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The Top Food Feuds

continued (page 4 of 5)

THE MANAGEMENT PROBLEM CHILD VS. THE MANAGEMENT


COMBATANTS: Chef Ryan Skeen vs. Owners and Managers of Various Restaurants

LOWDOWN: Ryan Skeen is an extraordinarily talented chef. Ryan Skeen is also an extraordinarily volatile personality, as evidenced by the sheer number of restaurants he’s worked at and the various ways those stints have ended.

BEST SHOTS: Three months into his tenure at New York City’s Allen & Delancey and even after a five-star review from Time Out New York, Skeen tweeted, “[G]et me the f--k out of NYC I can’t do it anymore,” among other complaints (he later called the owners “liars” and “shady,” according to Eater). A few months later, Skeen was punched in the face by the general manager at the Harlem restaurant whose kitchen Skeen was running, 5 & Diamond.

AND THE WINNER IS? Nobody, really. Skeen was fired from Allen & Delancey, but the restaurant closed just a little over four months later. The GM who punched Skeen left, but landed a plum job afterward (draw). Skeen was eventually dismissed from 5 & Diamond, and has worked various gigs throughout New York, all of which remain as high-profile as the length of time he can hold onto them. (He’s currently consulting on troubled restaurants’ menus and most recently planned on a pop-up restaurant that was canceled before it could come to fruition.)

THE SCORCHED-EARTH APPROACH TO CRITICISM


COMBATANTS: Famed New York City Restaurateur Keith McNally vs. Every Single Food Critic, Ever

THE OWNER: McNally is the man behind such epic New York City dining destinations as Balthazar, Pastis, Schiller’s, Morandi, Pulino’s, and Minetta Tavern. His restaurants commonly attract as much buzz as they do celebrity clientele, and can be anywhere from moderately penetrable to nearly impossible to get into.

THE RAW SAMPLER: On New York Post critic Steve Cuozzo: “an illiterate, low-life hack” and “a paid lackey.” Reading Cuozzo “is like receiving a lecture on ethics from Richard Nixon.” On New York magazine critic Adam Platt: “Out of touch” and a “bald, overweight” critic “incapable of reviewing lively downtown restaurants impartially.” On former New York Times critic Frank Bruni: “Desperate for attention” and “a man of limited, but undeniable intelligence.” Also: “I’m not sure whether being called ’a horrible man’ by the person who wrote an entire book in praise of George W. Bush (Ambling Into History) is necessarily a bad thing.” When he accused Bruni of a bias against female chefs: “One can only wonder whether Bruni would still have his job at the Times if he himself was a woman. Based on the unremittingly sexist slant of his reviews one has to say no.”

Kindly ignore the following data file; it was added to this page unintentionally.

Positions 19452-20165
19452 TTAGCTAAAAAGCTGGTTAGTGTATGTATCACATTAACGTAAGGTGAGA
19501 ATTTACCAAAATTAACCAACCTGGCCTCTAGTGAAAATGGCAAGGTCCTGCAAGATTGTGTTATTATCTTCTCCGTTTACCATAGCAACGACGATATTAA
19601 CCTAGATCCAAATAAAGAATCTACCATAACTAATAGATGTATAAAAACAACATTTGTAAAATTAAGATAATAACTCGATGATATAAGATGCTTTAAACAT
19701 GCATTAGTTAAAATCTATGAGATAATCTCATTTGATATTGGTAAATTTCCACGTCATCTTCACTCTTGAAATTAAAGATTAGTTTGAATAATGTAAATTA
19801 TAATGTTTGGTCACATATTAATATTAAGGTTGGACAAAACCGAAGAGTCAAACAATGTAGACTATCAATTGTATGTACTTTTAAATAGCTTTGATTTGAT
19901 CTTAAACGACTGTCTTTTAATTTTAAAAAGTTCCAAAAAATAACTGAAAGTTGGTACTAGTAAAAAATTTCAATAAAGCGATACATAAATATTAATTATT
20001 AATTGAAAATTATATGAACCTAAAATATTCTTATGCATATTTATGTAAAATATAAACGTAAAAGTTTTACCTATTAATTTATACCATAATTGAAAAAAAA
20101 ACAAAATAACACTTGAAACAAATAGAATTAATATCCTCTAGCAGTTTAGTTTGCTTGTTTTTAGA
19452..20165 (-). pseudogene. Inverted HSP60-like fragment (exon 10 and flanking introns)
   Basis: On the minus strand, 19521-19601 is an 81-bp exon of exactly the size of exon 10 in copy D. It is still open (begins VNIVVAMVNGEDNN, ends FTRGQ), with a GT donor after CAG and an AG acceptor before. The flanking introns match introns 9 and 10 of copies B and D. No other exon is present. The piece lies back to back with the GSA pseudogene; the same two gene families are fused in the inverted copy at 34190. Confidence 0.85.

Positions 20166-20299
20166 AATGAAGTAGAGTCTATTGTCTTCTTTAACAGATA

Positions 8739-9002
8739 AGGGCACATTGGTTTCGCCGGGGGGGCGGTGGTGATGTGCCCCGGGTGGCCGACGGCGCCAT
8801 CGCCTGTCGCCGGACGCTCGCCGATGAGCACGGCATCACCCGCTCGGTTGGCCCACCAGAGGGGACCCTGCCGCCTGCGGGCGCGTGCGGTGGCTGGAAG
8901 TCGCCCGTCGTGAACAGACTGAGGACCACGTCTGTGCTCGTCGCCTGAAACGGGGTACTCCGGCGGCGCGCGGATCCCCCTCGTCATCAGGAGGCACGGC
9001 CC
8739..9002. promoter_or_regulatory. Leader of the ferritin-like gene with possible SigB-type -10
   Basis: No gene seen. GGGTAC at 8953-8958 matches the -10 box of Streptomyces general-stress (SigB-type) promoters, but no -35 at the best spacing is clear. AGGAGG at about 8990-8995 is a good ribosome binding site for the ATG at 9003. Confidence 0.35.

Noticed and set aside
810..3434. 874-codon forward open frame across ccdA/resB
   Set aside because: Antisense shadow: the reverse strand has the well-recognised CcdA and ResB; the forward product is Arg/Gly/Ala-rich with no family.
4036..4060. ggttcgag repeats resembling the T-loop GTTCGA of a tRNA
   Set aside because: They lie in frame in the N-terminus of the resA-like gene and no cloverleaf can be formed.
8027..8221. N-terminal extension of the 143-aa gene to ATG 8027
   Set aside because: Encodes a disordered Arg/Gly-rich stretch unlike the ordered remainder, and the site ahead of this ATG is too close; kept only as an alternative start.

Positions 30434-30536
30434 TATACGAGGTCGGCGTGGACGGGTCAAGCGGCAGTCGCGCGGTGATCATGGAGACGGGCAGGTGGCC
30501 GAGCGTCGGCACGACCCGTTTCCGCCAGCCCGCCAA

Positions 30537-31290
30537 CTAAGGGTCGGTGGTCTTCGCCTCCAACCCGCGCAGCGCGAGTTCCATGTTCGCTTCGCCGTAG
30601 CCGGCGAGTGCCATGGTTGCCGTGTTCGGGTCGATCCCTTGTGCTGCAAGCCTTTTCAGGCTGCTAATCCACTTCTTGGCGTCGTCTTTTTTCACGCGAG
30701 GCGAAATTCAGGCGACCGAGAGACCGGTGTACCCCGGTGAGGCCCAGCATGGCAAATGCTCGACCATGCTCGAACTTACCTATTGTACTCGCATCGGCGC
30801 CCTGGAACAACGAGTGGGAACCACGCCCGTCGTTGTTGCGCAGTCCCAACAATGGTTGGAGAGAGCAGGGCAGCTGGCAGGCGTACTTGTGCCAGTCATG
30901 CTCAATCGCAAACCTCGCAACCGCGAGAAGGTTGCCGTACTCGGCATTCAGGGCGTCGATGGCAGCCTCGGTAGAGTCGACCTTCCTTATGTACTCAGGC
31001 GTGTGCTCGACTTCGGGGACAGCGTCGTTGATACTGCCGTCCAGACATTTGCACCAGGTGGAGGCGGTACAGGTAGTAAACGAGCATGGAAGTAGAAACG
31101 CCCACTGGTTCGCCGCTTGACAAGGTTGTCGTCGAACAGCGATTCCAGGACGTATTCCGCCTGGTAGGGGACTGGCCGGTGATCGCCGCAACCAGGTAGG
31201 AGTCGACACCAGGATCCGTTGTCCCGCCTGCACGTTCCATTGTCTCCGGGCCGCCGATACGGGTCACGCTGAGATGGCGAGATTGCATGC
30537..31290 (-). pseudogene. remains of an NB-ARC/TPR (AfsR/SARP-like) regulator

AND THE WINNER IS? Unbelievably, McNally, who Frank Bruni begrudgingly awarded three out of four stars for his smash-hit revivalist steak house Minetta Tavern. Cuozzo and Platt will never be able to review a McNally restaurant without the bad, objectivity-tainting juju of being sliced with an ad hominem attack by the restaurateur in question hanging over said reviews. Of course, McNally restaurants are still packed to the gills nightly, and given his celebrity draw, remain about as critic-proof as a Michael Bay movie.

THE CRITICAL MELTDOWN


COMBATANTS: Frank Bruni, Former New York Times Dining Critic vs. Jeffrey Chodorow, Restaurateur

HISTORY OF FEUD: To call Frank Bruni’s tenure as the Times dining critic “memorable” would be a vast understatement. His reviews didn’t elicit reactions so much as they did fervor. The most widely remembered instance, however, followed his February 2007 review of China Grill restaurateur Jeffrey Chodorow’s Kobe Club—a flashy, big-box dining destination serving up the trend-of-that-moment, Kobe beef, in every possible iteration. Now, Chodorow makes restaurants for critics like Disney makes Broadway shows for theater scholars, which is to say, he doesn’t. That doesn’t mean they won’t review them, though.

ROUND 1: Bruni’s Kobe Club review was one of the most scathing slams the Times’ dining section has run over the last decade. Fearing the samurai swords dangling above his head (literally), he noted the design as a “gloomy rec room” the atmosphere of which was “part torture chamber and packed with chunky guys on expense accounts.” The food? “Disappointing,” “infuriating,” and “alarming.” Chodorow responded by taking out a full-page advertisement in The New York Times in the form of a letter to dining editor Pete Wells, whose integrity he attacked while questioning Bruni’s qualifications to be a reviewer. Eater.com called it, at the time, “100% pure, uncut insanity.”

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